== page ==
Mackenzie, Ian Grant
Executive control: an electrophysiological investigation of control processes.
PhD thesis, University of Glasgow.
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Everyday behaviour requires constant coordination and monitoring in order for our actions to be successful. Within cognitive science such coordination and monitoring of behaviour is termed ‘control’ and refers to a set of functions that serve to configure the mental system for performing specific acts. A system of cognitive control is thought to set high level goals and direct subordinate
cognitive systems in order to accomplish those goals. This thesis utilises a cognitive electrophysiological approach to the study of executive control, addressing research questions concerning the mental processes that are modulated
by executive control and the mechanisms underlying control-related processing adjustments.
The first experimental chapter investigates the process of task switching. More specifically, how demanding is a proposed stage of endogenous task-set reconfiguration in terms of information processing? It was previously reported
that the process of task-set reconfiguration constitutes a hard bottleneck delaying even the earliest processing stages (e.g. perceptual) (Oriet & Jolicoeur, 2003).
Three experiments investigated this claim by manipulating stimulus contrast and RSI within an alternating runs task switching paradigm. Both RT results and measurements of P1 and N1 ERP component peak latency did not offer support to
the claim that task-set reconfiguration delays perceptual processing.
Experimental Chapters 3 and 4 used interference paradigms that are common within the study of executive control (e.g. Eriksen Flanker task and a Stroop task, respectively). Within such interference paradigms, separate stimulus
dimensions (relevant and irrelevant) are manipulated, with RT being faster when both the relevant and irrelevant stimulus dimensions indicate the same response. This is termed the ‘congruency effect’ and is often attributed to a failure of selective attention, namely, an inability to ignore the irrelevant stimulus dimension. It has been demonstrated that such congruency effects are dependent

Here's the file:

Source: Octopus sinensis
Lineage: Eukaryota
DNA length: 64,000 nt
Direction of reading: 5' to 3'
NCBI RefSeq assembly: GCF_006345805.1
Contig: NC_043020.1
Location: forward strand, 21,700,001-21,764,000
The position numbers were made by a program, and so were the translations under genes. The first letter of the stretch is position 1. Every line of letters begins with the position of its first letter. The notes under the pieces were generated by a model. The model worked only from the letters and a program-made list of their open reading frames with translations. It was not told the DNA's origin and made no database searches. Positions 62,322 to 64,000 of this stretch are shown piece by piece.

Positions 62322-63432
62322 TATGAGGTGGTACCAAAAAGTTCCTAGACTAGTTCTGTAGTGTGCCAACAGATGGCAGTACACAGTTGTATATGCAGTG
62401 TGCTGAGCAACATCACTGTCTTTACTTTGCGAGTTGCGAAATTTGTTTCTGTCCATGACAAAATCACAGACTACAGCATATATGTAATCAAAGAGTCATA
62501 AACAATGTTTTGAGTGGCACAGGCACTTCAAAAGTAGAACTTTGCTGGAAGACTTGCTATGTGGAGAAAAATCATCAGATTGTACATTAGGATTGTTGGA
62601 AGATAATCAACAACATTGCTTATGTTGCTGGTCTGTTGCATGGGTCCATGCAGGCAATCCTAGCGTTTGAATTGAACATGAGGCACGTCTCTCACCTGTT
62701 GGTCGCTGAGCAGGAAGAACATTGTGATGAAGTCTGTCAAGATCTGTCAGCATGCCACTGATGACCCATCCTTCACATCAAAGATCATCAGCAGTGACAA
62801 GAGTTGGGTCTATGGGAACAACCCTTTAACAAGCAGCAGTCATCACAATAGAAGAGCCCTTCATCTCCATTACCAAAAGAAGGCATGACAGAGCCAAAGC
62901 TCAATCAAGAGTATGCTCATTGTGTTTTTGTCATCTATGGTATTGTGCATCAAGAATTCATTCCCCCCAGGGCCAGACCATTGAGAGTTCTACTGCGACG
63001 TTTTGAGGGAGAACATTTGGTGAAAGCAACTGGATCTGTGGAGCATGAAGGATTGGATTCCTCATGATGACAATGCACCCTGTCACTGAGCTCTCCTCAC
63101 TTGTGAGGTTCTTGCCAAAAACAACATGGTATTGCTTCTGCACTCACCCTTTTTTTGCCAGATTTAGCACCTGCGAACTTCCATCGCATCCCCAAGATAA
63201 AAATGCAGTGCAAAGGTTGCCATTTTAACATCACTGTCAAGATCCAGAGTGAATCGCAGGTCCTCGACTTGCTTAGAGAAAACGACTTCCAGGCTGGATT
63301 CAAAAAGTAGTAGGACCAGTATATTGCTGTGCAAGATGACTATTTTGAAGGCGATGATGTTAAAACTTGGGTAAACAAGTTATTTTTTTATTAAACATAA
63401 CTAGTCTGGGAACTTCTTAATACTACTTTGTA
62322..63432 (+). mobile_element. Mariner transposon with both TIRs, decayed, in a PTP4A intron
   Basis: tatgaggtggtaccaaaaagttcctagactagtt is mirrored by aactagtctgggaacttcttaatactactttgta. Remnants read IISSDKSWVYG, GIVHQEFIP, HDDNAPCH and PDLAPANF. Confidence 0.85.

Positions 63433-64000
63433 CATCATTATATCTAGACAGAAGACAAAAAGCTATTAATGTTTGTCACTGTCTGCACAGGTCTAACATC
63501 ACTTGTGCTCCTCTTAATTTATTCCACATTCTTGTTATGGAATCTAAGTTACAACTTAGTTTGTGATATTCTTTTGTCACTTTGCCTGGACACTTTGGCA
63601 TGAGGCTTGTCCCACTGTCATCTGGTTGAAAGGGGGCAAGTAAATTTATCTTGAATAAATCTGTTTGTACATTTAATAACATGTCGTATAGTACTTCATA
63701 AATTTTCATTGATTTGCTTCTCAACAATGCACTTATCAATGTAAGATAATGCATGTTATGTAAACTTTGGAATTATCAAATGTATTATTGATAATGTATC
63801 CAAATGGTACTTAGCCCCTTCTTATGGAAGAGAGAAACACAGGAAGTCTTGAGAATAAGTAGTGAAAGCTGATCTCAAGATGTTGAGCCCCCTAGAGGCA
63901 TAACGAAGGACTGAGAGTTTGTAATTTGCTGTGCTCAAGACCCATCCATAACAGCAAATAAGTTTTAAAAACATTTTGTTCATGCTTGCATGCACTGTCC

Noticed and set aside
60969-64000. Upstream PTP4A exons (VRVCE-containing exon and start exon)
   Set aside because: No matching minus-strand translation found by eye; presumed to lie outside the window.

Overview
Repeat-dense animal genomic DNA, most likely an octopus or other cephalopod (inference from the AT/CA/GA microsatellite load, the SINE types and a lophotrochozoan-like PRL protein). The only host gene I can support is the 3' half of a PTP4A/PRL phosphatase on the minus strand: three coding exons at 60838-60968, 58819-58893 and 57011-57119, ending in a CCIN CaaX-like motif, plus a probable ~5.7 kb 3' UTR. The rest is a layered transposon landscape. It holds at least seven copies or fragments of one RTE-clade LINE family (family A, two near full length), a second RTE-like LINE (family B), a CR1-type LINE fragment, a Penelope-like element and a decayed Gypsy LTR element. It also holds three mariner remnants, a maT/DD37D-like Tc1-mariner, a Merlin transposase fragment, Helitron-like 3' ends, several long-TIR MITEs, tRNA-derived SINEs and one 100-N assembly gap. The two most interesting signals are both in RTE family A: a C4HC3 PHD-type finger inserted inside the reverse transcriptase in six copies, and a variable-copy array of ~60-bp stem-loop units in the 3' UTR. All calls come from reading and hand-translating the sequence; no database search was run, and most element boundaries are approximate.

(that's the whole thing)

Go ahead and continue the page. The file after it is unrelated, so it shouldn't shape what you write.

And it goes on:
upon task sequence with the effect being reduced (or absent) after an incongruent trial (Gratton et al., 1992). Such conflict adaptation effects are a popular measure
of cognitive control processes. An influential model of cognitive control is the conflict monitoring model of Botvinick et al. (2001), with much evidence for this
model being based on the conflict adaptation effect. Specifically, the model proposes that the ACC measures for the occurrence of response conflict within two response channels, and when detected, signals its occurrence to other brain regions (e.g. DLPFC) that are involved in implementing control. Such control may be implemented via a top-down biasing mechanisms of attention toward the
task-relevant stimulus feature.
Chapter 3 investigated the conflict adaptation effect within the Flanker task and examined, whether after the occurrence of conflict, attention is directed toward the task-relevant central target location. This was done by measuring P1
and N1 ERP component amplitudes. Although behavioural conflict adaptation effects were evident in overt behaviour, these were specific to response repetitions, consistent with a bottom-up priming account that excludes the
necessity for a top-down control explanation (e.g. Mayr et al., 2003). In addition, P1 and N1 amplitude did not show any evidence of increased attentional focus toward the central target location after the occurrence of conflict.
Chapter 4 investigated the conflict adaptation effect within a modified Stroop task, and again, examined whether after the detection of conflict, attention is directed toward the task relevant stimulus feature. This was done by measuring
N170 amplitude - an ERP component proposed to index face processing - when a face stimulus served as the relevant and irrelevant stimulus dimension. Again, conflict adaptation effects were evident in overt behaviour, with this effect being driven by the occurrence of response conflict. Unlike the data from the Flanker task, the conflict adaptation effect within the Stroop task was specific to response
alternations, and thus, a bottom-up priming account is not applicable in this instance. However, again the ERP results did not offer any evidence that the processing of the relevant stimulus dimension was enhanced after the occurrence of conflict.
Implications of the present results are discussed in the context of executive control and in particular, in relation to models of task switching and models of conflict control.
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